This Year, Enjoy Your Thanksgiving Safely Alone While Watching Questionable TV

Media/Entertainment

Doing nothing for Thanksgiving is my own personal tradition, which I maintained for most of my adult life before I got married and was legally bound to put up with people. This year, the ethical and responsible choice is to avoid a large social gathering with people outside your household. It's like Christmas came early.

I'm going to share some of my favorite ways to observe Thanksgiving. You are welcome to participate before eating alone in front of the television, as God intended and your racist relatives make preferable.

When I'd go home from college, my mother and I would enjoy watching the annual Turkey Day marathons of "Mystery Science Theater." You don't need to reproduce the whole 15-episode experience from 30 years ago but help yourself to a few cinematic turkeys online.


The Thanksgiving episodes of Friends were lots of fun and usually not potential superspreader events (the six guests were all within the same “bubble"). My personal favorite is from 1999 when Rachel fucks up and makes some unholy combination of an English trifle (ladyfingers, jam, custard, raspberries) and a shepherd's pie (beef sautéed with peas and onions). All those ingredients are delicious, so I personally agree with Joey: “What's not to like? Custard: Good. Jam: Good. Meat: GOOD."

When I moved to New York in 1996, one of my first jobs, which helped subsidize my internship at Spy magazine, was working front of house at the Marquis Theater, where the Broadway adaptation of Victor/Victoria with Julie Andrews was running. I saw the show eight times a week, and unlike my boss, who still has nightmares, I loved every minute. I even planned on spending my first day off in months watching the 1982 movie version in my tiny Upper West Side apartment. It's just that good. Or I was just that weird. It's a thin line.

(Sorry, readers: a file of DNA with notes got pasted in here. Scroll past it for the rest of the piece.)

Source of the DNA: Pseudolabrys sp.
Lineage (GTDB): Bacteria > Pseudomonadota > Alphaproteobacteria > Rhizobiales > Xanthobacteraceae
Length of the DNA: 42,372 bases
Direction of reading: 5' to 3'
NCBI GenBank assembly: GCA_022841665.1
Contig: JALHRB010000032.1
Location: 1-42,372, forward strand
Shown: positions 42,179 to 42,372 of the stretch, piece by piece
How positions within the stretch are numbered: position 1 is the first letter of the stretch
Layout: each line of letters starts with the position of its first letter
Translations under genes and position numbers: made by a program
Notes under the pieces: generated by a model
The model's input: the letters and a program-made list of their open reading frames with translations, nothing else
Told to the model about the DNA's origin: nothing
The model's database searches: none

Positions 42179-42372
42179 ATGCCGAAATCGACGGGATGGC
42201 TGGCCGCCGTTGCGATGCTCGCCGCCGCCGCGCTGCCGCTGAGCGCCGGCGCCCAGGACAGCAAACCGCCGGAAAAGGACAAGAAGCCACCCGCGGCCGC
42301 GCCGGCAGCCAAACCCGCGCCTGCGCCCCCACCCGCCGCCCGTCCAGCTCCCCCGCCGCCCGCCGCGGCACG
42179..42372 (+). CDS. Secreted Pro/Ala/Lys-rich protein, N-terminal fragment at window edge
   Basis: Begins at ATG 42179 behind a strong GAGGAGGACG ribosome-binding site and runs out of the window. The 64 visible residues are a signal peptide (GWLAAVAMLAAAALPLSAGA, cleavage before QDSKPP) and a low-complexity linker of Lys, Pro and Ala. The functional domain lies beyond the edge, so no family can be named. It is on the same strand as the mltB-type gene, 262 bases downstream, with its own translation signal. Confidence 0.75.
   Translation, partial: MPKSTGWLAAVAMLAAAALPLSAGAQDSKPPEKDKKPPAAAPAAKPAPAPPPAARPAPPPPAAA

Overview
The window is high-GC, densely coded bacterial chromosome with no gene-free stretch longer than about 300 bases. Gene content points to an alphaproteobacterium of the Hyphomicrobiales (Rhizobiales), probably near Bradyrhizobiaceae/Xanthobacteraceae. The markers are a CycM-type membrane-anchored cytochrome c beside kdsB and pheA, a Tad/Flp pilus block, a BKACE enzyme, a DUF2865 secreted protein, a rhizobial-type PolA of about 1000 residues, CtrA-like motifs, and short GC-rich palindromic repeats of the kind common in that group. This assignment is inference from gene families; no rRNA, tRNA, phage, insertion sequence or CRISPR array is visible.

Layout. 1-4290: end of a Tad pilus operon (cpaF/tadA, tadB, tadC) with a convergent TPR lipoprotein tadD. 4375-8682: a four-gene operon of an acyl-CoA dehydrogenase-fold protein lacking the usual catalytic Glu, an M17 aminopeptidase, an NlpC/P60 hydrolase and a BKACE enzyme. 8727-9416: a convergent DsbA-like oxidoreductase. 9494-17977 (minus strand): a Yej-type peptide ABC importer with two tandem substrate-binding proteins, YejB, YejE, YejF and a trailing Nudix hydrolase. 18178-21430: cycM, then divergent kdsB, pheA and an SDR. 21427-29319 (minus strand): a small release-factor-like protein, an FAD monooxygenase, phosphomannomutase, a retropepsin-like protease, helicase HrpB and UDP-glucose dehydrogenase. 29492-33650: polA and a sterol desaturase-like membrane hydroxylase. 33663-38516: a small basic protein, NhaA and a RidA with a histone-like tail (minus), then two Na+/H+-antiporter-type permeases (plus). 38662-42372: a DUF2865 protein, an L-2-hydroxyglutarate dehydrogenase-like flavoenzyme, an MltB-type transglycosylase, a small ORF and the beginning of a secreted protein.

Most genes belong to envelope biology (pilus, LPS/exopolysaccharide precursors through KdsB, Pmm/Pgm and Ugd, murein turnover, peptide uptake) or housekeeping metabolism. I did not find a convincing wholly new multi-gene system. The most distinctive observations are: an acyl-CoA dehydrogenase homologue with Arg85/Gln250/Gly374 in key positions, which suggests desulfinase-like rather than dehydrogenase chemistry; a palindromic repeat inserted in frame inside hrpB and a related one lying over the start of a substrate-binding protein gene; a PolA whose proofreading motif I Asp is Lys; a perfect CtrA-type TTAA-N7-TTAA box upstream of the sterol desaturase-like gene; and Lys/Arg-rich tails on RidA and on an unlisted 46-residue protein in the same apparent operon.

I didn't wind up spending the holiday alone as planned, though, because my friend Renee crashed at my place after her father threw her out. That sounds terrible, but I should clarify that some woman he met on the really creepy 1990s Internet was staying with him over the long weekend and he didn't want his daughter cramping his style. No, wait, it's even worse when you explain it.

When something this awful happens to your friend, the only human response is “Do you enjoy Blake Edwards movies starring Julie Andrews, Robert Preston, and Lesley Ann Warren? If so, can you also bring beer?"

This is one of those weird New York stories that's hard to believe, but my next-door neighbor for a while was Francois Clemmons, who most people know as Officer Clemmons on "Mister Rogers' Neighborhood." He's a lovely man and was appalled when he learned that Renee and I were going to order pizza on Thanksgiving. He insisted that we come over to his place for a wonderful spread and sent us home with days-worth of leftovers. He was similarly generous every year I lived in that apartment.

The best holidays are about kindness not ceremony. That's the tradition that should endure. This year, the greatest kindness we can show is to enjoy a low-key Thanksgiving. Next year, you can draw the short straw and cook the tasteless dish designed to accommodate vegan or gluten-free relatives. This year, you're on your own, and that's just fine.

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Stephen Robinson

Stephen Robinson is a writer and social kibbitzer based in Portland, Oregon. He's on the board of the Portland Playhouse theater and writes for the immersive theater Cafe Nordo in Seattle. Tickets are on sale now for his latest Nordo collaboration, "Curiouser and Curiouser," an adaptation of "Alice's Adventures in Wonderland" and "Through the Looking Glass." It promises to feel like an actual evening with SER (for good or for ill).

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